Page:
. See interviews with Barbara Barkovich and Phil Stohr. the Commission got the outcomes it wanted. 1996 PG&E Rate Restructuring Settlement. A large percentage of AB 1890’s time was taken up on a few issues where the CEC had no positions. Is your organization more comfortable with one policy decision over the other (i. AB 1890)? Why? AB 1890 happened in real time. while the decisions of government institutions generally do not happen that way in terms of scheduling. since this would require holding a meeting with 10 day meeting posting requirements. or over time? Our positions were consistent. they were supportive of their being a real benefit to public purpose RD&D. that there has not been an excessive amount of money spent in the past. [It flowed in large part from the June.] The CEC did believe in the opportunity for reasonable cost recovery.How much of what your organization sought to obtain from the process was included in Assembly Bill 1890? The same concern with the separation of the power exchange and ISO applies in this case also. Was your organization able to publicly maintain a consistent position or set of positions in the two sets of hearings. but generalized. The CEC was not in a position to come up with detailed solutions. While the Commissioners may not have endorsed a particular funding level. We had the luxury to legitimately decide on generalized principles. ERG Master’s Project Mark Stout 139 . In general terms there was substantial RD&D funding. all input was technical. We only took generalized policy positions. In core concepts. CPUC vs. There was no opportunity for the Energy Commission to make a policy statement. The calculation of the CTC was not actually addressed in AB 1890.e.

if any other forum we took part in. We also made testimony and participated in CPUC hearings as an examiner. some of which would be “interested”. There was little. They also killed the state agency renewable purchase requirement. were called up to testify on specific issues as an information source only. our Public Affairs Director. and I. This would have required state agencies to ERG Master’s Project Mark Stout 140 . including Assistant Chief Counsel John Chandley. a simple majority is to be unaffiliated with generation. except for when I read into the record a statement for the Energy Commission Chair on the governance of the ISO and PX: they should have a significantly disinterested makeup in order to remove market power influence. For the ISO. These board members will not certainly be disinterested. Edison and PG&E made arguments on takings [with regards to less than 100% stranded cost recovery] and coerced divestiture. The Governor’s office’s participation was punctuated. put in by the renewables community. some members perceived it as a tack-on. What methods and approaches were used to advance your organization’s goals and objectives in the Assembly hearing and the subsequent issuance of AB 1890? We were technically relevant in the process. The legislators were in a vacuum trying to figure out how the allocation of public program funding got made. A few people. or distribution companies. transmission. The legislative language has multiple categories that should be included on the power exchange and ISO boards. however.What methods and approaches were used to advance your organization's goals and objectives in the CPUC hearings and the subsequent decision? The Energy Commission was a party in every comments filing. There was no advocacy at all. our Executive Director. outside of a disinterested role in hearings and filings. They weighed in against the minimum renewables purchase requirement.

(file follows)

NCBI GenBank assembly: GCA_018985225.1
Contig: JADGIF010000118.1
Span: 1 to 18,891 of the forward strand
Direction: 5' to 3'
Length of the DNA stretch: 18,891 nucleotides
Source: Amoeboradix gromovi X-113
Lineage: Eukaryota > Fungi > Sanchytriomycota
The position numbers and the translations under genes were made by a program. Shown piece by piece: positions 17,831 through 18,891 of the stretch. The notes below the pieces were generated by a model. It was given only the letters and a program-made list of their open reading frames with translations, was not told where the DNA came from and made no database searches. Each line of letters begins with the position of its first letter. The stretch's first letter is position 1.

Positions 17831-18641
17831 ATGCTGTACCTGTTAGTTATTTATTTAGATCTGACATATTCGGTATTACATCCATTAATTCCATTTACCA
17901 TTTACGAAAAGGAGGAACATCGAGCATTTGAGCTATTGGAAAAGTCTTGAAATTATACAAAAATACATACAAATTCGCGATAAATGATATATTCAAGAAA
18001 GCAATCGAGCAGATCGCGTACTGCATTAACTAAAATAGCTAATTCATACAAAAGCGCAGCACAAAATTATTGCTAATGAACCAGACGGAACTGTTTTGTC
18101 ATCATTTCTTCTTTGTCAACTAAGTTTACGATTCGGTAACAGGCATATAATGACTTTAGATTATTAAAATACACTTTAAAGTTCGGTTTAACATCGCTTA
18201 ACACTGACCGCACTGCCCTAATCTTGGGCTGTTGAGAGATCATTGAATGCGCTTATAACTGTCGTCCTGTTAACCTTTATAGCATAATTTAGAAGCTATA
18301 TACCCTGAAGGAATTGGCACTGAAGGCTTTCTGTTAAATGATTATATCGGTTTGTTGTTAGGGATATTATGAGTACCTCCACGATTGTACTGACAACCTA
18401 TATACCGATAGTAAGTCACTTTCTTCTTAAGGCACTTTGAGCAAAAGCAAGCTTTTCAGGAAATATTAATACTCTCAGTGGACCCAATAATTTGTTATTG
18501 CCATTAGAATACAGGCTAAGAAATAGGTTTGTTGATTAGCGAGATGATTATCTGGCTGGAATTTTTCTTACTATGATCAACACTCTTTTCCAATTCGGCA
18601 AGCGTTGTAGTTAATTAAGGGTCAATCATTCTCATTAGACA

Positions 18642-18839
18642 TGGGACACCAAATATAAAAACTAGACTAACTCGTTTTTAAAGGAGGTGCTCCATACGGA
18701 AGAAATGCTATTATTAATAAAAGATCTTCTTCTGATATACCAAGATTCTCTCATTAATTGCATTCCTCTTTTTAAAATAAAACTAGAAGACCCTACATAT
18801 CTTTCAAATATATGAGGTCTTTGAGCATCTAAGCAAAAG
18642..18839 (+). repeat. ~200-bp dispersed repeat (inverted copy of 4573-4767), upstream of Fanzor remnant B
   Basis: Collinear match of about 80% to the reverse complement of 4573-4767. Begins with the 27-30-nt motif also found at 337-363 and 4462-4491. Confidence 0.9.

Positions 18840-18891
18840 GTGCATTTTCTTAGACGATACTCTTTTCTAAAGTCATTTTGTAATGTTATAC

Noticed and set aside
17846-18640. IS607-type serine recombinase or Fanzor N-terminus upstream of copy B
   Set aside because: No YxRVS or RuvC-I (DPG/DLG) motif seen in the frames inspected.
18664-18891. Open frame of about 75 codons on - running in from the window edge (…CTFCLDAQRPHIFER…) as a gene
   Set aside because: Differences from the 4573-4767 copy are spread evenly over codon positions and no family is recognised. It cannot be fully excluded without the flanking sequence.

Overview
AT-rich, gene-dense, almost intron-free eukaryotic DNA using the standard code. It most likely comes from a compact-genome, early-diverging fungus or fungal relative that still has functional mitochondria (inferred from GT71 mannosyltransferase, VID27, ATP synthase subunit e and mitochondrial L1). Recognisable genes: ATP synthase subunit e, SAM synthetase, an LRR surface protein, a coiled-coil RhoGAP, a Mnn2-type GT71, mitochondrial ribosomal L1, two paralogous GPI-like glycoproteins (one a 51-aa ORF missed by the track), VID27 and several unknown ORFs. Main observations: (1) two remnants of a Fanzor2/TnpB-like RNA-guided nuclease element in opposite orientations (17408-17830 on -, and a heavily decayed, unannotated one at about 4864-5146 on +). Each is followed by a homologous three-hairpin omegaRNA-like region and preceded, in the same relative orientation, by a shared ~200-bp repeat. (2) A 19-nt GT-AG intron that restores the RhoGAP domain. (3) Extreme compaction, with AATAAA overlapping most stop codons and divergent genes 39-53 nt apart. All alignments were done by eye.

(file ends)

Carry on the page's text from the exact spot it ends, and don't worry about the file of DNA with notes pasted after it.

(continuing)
purchase a given percentage of their electricity. a group at the University of California involved with energy efficiency research and development (R&D). for instance by Jud King. This has been affirmed in statements by University Provosts. One would need to augment budgets so the agencies were not hit. After the passage of AB 1890. there were no dollar figures given for public interest RD&D. In this interview. but is instead offering personal observations. California Institute for Energy Efficiency Carl Blumstein is the Associate Director of the California Institute for Energy Efficiency (CIEE). How much of what your organization sought to obtain from the process was included (or represented) in the California Public Utility Commission’s December 20. What outcomes did your organization want to attain from the California electric utility restructuring policy formulation process? The general policy of the University has been that public goods R&D is a good thing that should be preserved. from renewable generators.5 million public purpose RD&D annual budget. contacts between the two commissions has been informal. The CEC has a role allocating the lion’s share of the $62. University of California. phasing in over time. utility funding for CIEE had been cut off. Consequently. AB 1890 passed unanimously on the floor. he is not representing the position of the University. there was no attempt to amend it. It could have gone further by laying out steps needed in legislation. Also. We were fighting for restoration of this funding from October of ‘94 to December of ‘95. In the process of recent years. ERG Master’s Project Mark Stout 141 . 1995 Decision? We agreed with the stated principles of the Decision. This R&D funding cut provided a concrete example of what was being lost in the move to deregulate the electric utility industry. the Vice-Provost of the UC system. it was vague.